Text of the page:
Marie Antoinette: Your Cassette Pet


Sofia Coppola’s new film Marie Antionette opens with Gang of Four’s spiky, anthemic “Natural’s Not In It” —talk about an audacious opening salvo. The song’s lyrics cut through the ridiculous, rococo overindulgence of the mise en scène, offering a tacit, taunting indictment of the titular Queen and indeed, of her entire court: “The problem of leisure/What to do for pleasure…” The lyrics —spit out in short, caustic bursts while Dunst’s child queen, playing dress-up for the camera, winks and lolls seductively— momentarily cast her in a critical light, underscoring her come-hither silliness and fatally unreflective self-indulgence with critical, wounding ripostes: “Your relations are all power/we all have good intentions/but with strings attached. “ By the time the song reaches its apex, denoted by the repeated refrain“dream of the perfect life,” I’m filled with hope that I’d been wrong about the film looking like the thinnest of tissue-thin fripperies. With Gang of Four deployed so cannily early on, I dearly hope that the rest of the film —and its playfully anachronistic soundtrack—will follow suit, deftly skewering the excess on display.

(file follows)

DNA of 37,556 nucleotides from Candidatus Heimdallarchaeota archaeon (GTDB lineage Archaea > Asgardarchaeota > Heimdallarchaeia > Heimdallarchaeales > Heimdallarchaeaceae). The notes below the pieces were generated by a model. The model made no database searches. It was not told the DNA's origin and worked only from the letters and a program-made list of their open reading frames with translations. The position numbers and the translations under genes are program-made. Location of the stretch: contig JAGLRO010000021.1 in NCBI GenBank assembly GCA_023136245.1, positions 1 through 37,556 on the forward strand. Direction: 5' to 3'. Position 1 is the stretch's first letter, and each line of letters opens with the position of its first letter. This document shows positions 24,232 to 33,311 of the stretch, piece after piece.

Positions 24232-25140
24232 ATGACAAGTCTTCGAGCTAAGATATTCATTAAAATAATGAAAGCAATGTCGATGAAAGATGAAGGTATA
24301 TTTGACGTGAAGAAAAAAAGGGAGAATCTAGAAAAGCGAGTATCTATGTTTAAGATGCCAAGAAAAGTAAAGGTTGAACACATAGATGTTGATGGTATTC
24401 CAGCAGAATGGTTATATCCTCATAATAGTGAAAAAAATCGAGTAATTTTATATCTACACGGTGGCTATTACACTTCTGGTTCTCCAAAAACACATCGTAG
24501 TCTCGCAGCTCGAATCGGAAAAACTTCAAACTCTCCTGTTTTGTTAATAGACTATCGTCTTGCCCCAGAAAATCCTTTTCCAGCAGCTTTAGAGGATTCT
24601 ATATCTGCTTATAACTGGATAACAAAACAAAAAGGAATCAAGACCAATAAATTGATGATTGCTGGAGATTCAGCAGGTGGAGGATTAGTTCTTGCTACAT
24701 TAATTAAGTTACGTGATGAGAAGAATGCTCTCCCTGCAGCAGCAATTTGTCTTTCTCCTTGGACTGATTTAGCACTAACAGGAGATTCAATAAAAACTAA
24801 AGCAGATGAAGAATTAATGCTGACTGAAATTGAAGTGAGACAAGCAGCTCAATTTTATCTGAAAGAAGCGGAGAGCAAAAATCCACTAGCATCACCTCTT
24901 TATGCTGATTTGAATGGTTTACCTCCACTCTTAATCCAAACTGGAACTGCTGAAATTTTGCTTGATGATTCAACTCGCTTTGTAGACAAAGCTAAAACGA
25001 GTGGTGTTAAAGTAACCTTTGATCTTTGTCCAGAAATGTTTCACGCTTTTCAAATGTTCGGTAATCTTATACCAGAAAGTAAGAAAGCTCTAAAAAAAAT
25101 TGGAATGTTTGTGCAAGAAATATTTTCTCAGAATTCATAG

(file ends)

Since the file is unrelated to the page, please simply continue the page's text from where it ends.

Alas, starry-eyed Coppola’s no Derek Jarman. Warning bells go off as soon as an early, moving scene of the young, unhappy child bride breaking down into fitful sobs is followed toot-sweet with a gaudy, cloying scene of court gluttony scored unironically with —you guessed it— Bow Wow Wow’s “I Want Candy.” Good-bye, emotional involvement, hello music video!

Taken on its own merits (ie, as a lush, gorgeously art-directed music video) the film works surprisingly well. Ask for anything more than puddle-deep, however, and you soon realize that the film’s tone veers dangerously close to a mash-note from one idle-rich director to her peeps. (From Louis XVI to Louis Vuitton !) Although the endless scenes of gluttony and excess began to curdle for me well before the peasants stormed the Bastille, Coppola’s camera takes a fairly neutral view. Her authorial intent is as muted as Dunst’s curiously flat, California-drawled dialogue.

A disappointment, all things considered.

But what a soundtrack.

PS: I want the string version of “Hong Kong Garden” that’s featured in the movie! Anyone?

PPS: Throwing some non-soundtrack Adam and the Ants in there for good measure.

Buy the soundtrack. | David Allen [Gang of Four] | Gang of Four | Siouxsie & Budgie| Adam |Neworderonline

MP3Gang of Four “Natural’s Not In It”

MP3Siouxsie & the Banshees “Hong Kong Garden”